Las Vegas firefighters hoping to further educate through Fire Prevention Week

National Fire Prevention Week is Oct. 9-15, and firefighters across the nation are trying to get the word out on how people can save themselves and their property from preventable fires.

The good news is, locally, the message seems to be working.

“Most of the fires in the valley are caused by cooking mishaps,” said Las Vegas Fire Department Public Information Officer Tim Szymanski. “The most cooking fires we have this year are on Thanksgiving. Last year, we didn’t have one major fire from cooking on Thanksgiving.”

The other holiday that once led to fire spikes, Halloween, isn’t so scary for local fire departments either.

“We used to have to remind parents about making sure costumes weren’t flammable, and there would be a lot of fires around Halloween,” Szymanski said. “That was because people were decorating with candles and putting candles in their jack-o’-lanterns. These days, almost everyone uses LED lights, and we have a lot fewer problems.

Acknowledging National Fire Prevention Week has nothing to do with the fire-prone holidays, but rather, a nod to history.

“(Oct. 9 is) the anniversary of the Great Chicago Fire,” Szymanski said. “(The Fire Marshals Association of North America) chose that date for Fire Prevention Day. In 1925, President Calvin Coolidge expanded it to Fire Prevention Week.”

While cooking causes the most fires, Szymanski said electrical issues are responsible for the most damage caused. Unlike cooking, electrical fires can happen at any time and get out of control. Some of the most damaging fires in the valley were sparked by simple household electronics such as phone chargers or power strips.

That’s one of the reasons that, this year, firefighters across the nation are focusing on smoke detectors.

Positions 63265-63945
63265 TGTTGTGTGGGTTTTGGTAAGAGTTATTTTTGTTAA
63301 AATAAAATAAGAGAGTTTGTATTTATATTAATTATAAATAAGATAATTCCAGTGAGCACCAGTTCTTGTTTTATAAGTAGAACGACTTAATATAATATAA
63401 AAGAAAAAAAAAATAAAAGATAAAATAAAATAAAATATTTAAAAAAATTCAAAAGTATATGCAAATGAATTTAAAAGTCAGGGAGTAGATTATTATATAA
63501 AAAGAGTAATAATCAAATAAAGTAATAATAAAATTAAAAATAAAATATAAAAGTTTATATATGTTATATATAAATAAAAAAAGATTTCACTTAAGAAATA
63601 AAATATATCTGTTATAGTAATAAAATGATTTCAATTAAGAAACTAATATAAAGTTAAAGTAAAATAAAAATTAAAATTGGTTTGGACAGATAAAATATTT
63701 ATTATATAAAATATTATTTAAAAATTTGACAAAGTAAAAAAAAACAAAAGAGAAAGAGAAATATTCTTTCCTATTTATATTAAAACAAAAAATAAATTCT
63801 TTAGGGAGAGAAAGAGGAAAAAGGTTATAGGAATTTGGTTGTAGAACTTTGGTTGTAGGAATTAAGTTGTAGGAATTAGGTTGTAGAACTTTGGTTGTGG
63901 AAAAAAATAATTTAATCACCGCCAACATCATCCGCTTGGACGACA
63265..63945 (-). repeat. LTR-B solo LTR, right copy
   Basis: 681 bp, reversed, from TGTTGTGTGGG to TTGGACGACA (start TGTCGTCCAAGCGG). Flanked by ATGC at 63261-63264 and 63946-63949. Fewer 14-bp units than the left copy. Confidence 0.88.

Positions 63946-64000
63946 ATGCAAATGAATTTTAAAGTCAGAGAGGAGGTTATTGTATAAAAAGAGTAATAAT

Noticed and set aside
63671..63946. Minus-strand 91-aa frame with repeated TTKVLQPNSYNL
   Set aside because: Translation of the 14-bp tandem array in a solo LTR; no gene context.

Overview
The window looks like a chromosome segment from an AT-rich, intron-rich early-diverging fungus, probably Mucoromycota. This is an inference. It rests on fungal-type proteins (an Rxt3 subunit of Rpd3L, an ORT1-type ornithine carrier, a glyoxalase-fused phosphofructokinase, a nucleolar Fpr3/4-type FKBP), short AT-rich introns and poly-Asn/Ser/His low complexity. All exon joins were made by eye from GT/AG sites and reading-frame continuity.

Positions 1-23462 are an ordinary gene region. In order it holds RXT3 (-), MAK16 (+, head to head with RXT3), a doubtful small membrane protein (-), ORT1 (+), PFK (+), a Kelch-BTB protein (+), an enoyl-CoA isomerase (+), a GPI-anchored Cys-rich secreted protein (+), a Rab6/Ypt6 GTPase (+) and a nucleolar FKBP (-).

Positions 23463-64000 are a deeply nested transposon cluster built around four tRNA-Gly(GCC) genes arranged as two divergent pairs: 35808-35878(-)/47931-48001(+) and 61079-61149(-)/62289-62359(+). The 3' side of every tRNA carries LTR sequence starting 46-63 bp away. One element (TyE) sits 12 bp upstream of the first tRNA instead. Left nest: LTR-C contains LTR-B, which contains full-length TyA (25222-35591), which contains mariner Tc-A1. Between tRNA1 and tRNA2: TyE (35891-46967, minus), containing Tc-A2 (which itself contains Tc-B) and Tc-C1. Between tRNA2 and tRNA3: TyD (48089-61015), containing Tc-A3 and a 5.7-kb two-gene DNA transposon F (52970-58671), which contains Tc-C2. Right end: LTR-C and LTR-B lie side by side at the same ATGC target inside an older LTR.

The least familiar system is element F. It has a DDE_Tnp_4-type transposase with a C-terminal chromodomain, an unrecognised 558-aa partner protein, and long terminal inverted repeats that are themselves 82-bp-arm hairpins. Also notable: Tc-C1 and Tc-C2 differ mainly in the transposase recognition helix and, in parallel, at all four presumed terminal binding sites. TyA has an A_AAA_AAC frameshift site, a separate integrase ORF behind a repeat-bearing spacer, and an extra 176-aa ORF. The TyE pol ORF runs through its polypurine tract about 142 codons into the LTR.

“A lot of people don’t realize it, and they might remember to change the batteries every year, but after 10 years, the whole unit should be replaced,” said Adolf Zubia, assistant chief of the Clark County Department of Building & Fire Prevention. “Some of the new smoke detectors come with a 10-year battery, so you don’t have to change that.”

Fire departments have been trying to get people to change their batteries the same time they set their clocks back. Szymanski said that it isn’t necessary to change the batteries in the spring but that the detectors should be tested monthly.

For firefighters such as Zubia and Szymanski, fire prevention education is something they are concerned with year round.

“We’re going out and doing events at schools and other places that we’ve been asked to speak about fire prevention throughout the month of October,” Zubia said. “It isn’t just a week for us.”

They know that they’ve got a lot of work to do in getting the word out about fire safety.

“I’m happy to say that this year, we didn’t have one house fire caused by fireworks,” Szymanski said.” We did, however, have a lot of personal injuries caused by fireworks, and a lot of those went unreported. People went straight to the emergency room with burns obviously caused by illegal fireworks and claimed it was caused by something else, like a hot iron. Hopefully, we can continue successfully getting the word out, and we’ll see less of that next year.”

To reach East Valley View reporter F. Andrew Taylor, email or call 702-380-4532.

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